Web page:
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Saturday, June 4, 2016

Two Clowns Meet in Afghanistan--The Story Behind Air Play

Every year, we attend a children's theater festival. It can be hit and miss. Sometimes, the pieces are extraordinary, luminous, unexpected, wonderful--works that would clearly not be marked "Children" in Europe, but here are stuck in that corral. Sometimes, though, it's commercial crap, but the tickets are five bucks a piece, and we're seeing puppet shows, adventures, often world-class short works from Italy, French Canada, Romania, and all over the U.S. We usually go several days, and see things more than once. 

This year, today, it was just me and my little one. We did arts and crafts and got our faces painted--hers with lovely flowers, mine as a puppy dog, black nose and lolling tongue. Because we got down late, the only work we saw was called Air Play, a wonderful, inventive, thought-provoking and just plain physically beautiful piece of clowning with balloons and silk and wind. There are no programs, so all we learn about the shows are their names and where they're from. 

Dennis LaCombe as a mad conductor on springs
The couple who did the clowning blew me away (pun intended). I had to find out more. And it turns out, they are a married couple, who met while clowning in Afghanistan--which is almost as good as the story I once heard from a woman in New York City who met her ex-husband when she was a clown-groupie (yes, they do exist) for the first Cirque du Soleil clown, Dennis LaCombe. (Yes, when she said her ex-husband was a clown, she meant her ex-husband was a clown. Not only that, she explained, her father really had been a rocket scientist, so she couldn't even say that it didn't take a rocket scientist to tell you not to marry a clown.)

Unless you are a clown. 

Even then, Christina Gelsone (pronounced Gel-son-ee) and Seth Bloom, (pronounced Seth Bloom) were wary about getting romantic. A date may be hard to find, but not as hard as a great clowning partner. 

But, eventually, they gave in and fell in love. They were married in China, with Christina wearing a dress made of small, white balloons. (Anybody know a good heirloom cleaner who can store that for her children?) 

Then, they spent their honeymoon in one of the most remote corners of the world, the Wakhan corridor of Afghanistan. (Geography lesson: Now that we know where Afghanistan is, we can learn about what's inside it. And this is the tiny handle the Wakhan corridor, a tiny handle that could never lift the whole country: 

And parts of it look like this: 

Or this: 

Or this: 

Or this: 

Now, I'm not sure if Acrobuffo (the company name of the clowning pair) were at work clowning in Afghanistan during their honeymoon, though it wouldn't surprise me. They are involved in an organization called The Afghan Mobile Mini-circus, which has the goal of developing, together with the Afghan people, circus, art and theater projects that can bring people together culturally rather than dividing them politically, inspiring creativity, resourcefulness and hope for a more peaceful and stable future in an area that has endured decades of civil war.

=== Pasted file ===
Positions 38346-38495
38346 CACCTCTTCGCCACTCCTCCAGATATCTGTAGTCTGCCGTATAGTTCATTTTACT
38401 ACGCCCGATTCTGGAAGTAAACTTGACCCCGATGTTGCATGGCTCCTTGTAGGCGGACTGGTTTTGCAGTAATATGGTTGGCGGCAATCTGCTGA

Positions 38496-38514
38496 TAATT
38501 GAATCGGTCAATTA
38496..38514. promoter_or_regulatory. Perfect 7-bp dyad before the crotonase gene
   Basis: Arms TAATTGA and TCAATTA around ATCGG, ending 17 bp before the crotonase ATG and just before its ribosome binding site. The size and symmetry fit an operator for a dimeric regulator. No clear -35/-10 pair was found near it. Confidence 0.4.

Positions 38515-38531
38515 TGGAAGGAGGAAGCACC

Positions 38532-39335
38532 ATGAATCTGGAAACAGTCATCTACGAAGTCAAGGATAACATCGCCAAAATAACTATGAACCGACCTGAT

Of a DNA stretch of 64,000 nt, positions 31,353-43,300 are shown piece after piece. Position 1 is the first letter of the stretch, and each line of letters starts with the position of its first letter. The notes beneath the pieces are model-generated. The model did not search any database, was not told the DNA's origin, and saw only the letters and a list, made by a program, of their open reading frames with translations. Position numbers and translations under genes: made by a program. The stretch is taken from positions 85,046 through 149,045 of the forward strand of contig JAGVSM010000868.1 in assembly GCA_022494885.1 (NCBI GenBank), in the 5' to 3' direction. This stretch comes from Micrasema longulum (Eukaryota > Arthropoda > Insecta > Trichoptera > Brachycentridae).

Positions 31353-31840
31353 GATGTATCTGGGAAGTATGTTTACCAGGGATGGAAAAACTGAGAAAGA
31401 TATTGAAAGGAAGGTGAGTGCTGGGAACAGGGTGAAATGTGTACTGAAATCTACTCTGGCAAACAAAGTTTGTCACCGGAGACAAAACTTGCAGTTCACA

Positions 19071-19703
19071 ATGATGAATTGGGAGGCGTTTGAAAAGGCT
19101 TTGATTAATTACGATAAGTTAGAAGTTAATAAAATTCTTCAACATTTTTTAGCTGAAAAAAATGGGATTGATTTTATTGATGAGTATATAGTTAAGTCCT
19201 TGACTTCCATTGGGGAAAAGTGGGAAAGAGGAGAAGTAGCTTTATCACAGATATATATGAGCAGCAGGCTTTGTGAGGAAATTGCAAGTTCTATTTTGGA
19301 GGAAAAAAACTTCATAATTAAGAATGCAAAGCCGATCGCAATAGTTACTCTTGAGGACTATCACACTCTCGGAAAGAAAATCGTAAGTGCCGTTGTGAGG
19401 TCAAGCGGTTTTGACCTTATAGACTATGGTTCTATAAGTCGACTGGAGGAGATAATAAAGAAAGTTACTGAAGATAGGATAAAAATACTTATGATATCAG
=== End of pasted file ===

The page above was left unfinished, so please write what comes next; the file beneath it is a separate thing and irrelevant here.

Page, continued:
Clowning can be a fabulous way to communicate information to children about left-over ordinance safety. 

Or health concerns. 

Wow. Clowning in Afghanistan--building a clown/circus community in Afghanistan, now that is charity I could get behind. 
 No, truth be told, teaching clowning in Afghanistan is probably one of my alternate lives, the ones I would be living if I'd made other choices. 

But for right now, I have to run to the corner market to get something to make for dinner for the kids. Without removing the puppy dog makeup, of course. 

If you're in the Twin Cities Area, hie thee to the Children's Theater Festival and go see Air Play. You do not have to be a child, or a clown to enjoy it. And if you like having clowns clambering over your head, or sitting on you,  sit way up front. 

And--wait. It just occurs to me, if we switch the color schemes of this show to red and blue from red and yellow, 

maybe we could send these clowns to Congress so that there, too, Acrobuffo could "develop circus, art and theater projects that can bring the House and Senate members together culturally rather than dividing them politically, inspiring creativity, resourcefulness and hope for a more peaceful and stable future in an area that has endured decades of civil war." 

A puppy can dream, right? 

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